en.econostrum
           

Public-private partnerships grow in Morocco




Transport, water and electricity distribution, drainage and education: in Morocco, the private provision of a number of public services is becoming more commonplace.



Public-private partnerships grow in Morocco
MOROCCO. Transport, water and electricity distribution, drainage, education: in Morocco, the private rovision of a number of public services is becoming more commonplace, in the context of economic deregulation and the tightening of budgetary constraints.  

One successful example of a private-public partnership is the port complex of Tangiers, at a total cost of €3 billion. Around half of this amount was financed by private operators. 

The port is developed and operated by the Agence spéciale Tanger Méditerranée (TMSA), a government agency. For its part, the private sector is responsible for facilities. To operate this colossal project, Moroccan authorities rely on large world-scale operators: APM Terminals, Eurogate  and Marsa Morocco , in particular for the concession of terminals. Tanger Med I began operations in 2007. 

The second phase of the port complex, Tanger Med II, will be operational in mid-2014, which will increase the storage capacity of the port from 3 million to 8.2 million Twenty-foot Equivalent Unit containers (TEU). One terminal is yet to be awarded to the private sector. 

Higher education: The private sector to the rescue

Another area in which the private sector plays a growing role is education. To meet the needs of the economy and as a palliative for the failure of the public sector, the authorities aim to increase the share of the private sector from around 7% now to 20%.

In Casablanca, the private Mundiapolis  campus, which opened its doors in 2009, offers training that matches the emergence-type needs expressed in national strategic plans: IT, telecoms networks, offshoring, on-board electronics, management, marketing, finance and accounting.

The campus, which can cater for 3500 students, is located on the aeropole of Nouaceur, an industrial zone developed by the Office National Des Aéroports   (ONDA), the Centre Régional d’Investissements (CRI de Casablanca) and the Ministry of Trade, Industry and New Technologies.

Despite the absence of a clear regulatory framework, such private initiatives are growing in number: the International University of Rabat, Universiapolis  in Agadir, CUPM in Marrakesh, etc.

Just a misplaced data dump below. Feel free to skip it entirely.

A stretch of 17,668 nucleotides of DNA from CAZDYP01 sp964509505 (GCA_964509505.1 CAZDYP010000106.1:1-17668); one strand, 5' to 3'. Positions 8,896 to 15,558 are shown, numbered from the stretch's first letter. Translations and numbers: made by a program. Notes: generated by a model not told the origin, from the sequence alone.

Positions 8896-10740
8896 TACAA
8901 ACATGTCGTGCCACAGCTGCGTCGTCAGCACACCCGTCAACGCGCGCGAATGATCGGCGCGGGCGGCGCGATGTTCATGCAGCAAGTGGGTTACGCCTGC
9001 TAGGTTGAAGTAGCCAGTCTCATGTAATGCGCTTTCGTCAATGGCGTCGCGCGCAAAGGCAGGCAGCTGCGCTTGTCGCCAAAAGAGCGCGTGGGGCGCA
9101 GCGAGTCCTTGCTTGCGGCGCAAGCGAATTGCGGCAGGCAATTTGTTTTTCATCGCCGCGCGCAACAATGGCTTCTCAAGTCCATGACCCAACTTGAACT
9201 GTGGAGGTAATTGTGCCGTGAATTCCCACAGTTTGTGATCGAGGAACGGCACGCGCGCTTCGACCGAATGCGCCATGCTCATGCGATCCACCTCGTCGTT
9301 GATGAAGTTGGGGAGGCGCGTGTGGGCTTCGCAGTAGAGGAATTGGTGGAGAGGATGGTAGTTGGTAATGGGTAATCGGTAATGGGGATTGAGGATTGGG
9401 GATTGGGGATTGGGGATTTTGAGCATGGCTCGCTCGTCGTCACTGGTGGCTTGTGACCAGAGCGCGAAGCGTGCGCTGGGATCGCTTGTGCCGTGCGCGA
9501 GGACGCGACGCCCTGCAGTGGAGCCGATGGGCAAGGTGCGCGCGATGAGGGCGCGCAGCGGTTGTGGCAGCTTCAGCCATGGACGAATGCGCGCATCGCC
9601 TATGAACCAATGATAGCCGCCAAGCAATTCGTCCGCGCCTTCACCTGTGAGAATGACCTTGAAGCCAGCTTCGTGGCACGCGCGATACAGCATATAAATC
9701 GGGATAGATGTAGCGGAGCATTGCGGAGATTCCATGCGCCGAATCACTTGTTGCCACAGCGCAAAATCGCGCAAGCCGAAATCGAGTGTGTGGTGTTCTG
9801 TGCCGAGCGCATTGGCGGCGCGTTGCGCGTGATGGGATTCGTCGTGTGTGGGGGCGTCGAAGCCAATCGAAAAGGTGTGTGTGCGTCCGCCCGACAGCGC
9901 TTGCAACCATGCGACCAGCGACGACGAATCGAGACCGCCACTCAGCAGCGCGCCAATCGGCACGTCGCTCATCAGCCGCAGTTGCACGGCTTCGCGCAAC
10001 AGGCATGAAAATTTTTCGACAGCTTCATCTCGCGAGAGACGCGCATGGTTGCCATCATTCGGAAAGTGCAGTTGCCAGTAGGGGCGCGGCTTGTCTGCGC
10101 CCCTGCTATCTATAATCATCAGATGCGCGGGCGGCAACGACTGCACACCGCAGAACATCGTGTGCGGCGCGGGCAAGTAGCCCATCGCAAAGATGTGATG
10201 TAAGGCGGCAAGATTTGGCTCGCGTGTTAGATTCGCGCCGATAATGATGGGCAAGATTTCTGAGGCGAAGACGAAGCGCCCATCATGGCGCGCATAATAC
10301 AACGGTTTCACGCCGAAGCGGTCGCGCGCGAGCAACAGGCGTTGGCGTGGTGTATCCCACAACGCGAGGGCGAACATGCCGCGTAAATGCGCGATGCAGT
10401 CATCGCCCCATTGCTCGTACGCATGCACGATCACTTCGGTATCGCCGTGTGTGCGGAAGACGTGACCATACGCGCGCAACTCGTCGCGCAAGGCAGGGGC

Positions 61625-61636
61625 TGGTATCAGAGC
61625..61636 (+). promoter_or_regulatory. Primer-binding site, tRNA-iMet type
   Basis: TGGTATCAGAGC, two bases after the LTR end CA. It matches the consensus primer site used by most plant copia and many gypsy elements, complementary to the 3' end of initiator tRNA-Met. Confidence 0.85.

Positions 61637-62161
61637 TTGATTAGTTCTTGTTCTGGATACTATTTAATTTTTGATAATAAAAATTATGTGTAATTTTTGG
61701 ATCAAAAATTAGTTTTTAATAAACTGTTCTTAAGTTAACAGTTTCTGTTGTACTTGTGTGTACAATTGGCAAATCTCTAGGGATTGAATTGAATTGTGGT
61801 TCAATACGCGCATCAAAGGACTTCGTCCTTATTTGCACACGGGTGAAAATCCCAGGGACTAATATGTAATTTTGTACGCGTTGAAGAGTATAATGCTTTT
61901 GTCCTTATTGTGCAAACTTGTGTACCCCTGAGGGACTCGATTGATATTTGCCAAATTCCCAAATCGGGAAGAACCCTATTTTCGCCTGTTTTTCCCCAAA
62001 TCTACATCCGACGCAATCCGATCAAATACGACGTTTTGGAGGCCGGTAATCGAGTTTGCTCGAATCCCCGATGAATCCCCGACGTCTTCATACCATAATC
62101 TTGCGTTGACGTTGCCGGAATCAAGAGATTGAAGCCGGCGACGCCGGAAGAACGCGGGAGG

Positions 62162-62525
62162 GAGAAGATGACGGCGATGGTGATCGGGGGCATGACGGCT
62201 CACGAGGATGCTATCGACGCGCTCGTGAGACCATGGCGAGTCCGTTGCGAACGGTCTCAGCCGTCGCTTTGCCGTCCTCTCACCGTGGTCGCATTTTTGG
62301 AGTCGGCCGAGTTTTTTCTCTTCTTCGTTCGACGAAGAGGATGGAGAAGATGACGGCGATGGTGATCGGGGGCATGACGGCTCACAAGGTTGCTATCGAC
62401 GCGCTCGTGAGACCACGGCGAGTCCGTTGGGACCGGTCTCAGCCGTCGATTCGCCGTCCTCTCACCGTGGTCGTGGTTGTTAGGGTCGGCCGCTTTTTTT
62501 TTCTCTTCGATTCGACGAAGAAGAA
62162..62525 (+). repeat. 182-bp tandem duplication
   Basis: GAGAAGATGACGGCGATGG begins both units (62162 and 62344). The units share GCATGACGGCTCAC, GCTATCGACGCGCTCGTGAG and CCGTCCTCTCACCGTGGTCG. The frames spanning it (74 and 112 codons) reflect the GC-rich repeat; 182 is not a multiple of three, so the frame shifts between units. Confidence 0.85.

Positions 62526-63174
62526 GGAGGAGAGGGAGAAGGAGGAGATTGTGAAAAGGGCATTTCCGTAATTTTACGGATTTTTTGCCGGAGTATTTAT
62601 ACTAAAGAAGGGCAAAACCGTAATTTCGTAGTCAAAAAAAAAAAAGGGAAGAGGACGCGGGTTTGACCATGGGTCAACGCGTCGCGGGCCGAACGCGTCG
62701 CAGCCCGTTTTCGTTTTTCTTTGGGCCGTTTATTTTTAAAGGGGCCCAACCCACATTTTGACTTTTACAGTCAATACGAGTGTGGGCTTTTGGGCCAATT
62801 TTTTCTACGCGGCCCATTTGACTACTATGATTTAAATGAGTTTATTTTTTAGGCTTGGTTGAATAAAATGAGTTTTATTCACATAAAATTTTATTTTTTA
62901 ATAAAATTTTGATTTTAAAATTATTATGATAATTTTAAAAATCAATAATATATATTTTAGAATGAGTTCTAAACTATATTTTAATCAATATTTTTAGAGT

While there has been a law to supervise private higher education since 2000, about ten decrees to regulate the sector, encouraging finance and taxation are still awaiting promulgation.

Mixed picture in water and electricity sectors

While Tanger Med is a success and education has great potential, the problems relating to water and electricity under PPP arrangements are more sensitive.

In Morocco the popular challenge has not saved French groups Suez and Veolia  , the delegated managers of public services in several large cities in the kingdom. In the wake of their political demands, the demonstrators of 20 February demand better governance and greater transparency in economic affairs.

Lydec, the Moroccan subsidiary of Suez, has operated in Casablanca since 1997 under a contract with the metropolitan area.

For its part, Veolia has obtained the contract for the management of water, drainage and electricity in the cities of Tangiers, Tetouan, Rabat and Salé via its subsidiaries Amendis and Redal.
    However, a number of users and associations have condemned rising charges and delays in the construction of infrastructure and subsidised connections; criticisms raised in the 2009 report by the State Audit Office in Rabat, made available to the public in the second quarter of 2011.

For Mehdi Lahlou, economist and president of the Moroccan Association for the World Contract on Water (ACME Morocco   ), "these private companies, which obtain concessions for thirty years, have no technical or financial interest in investing over the very long-term”.


Christelle Marot, PARIS


Tuesday, May 24th 2011



Article read 433 times


Articles which should interest to you
< >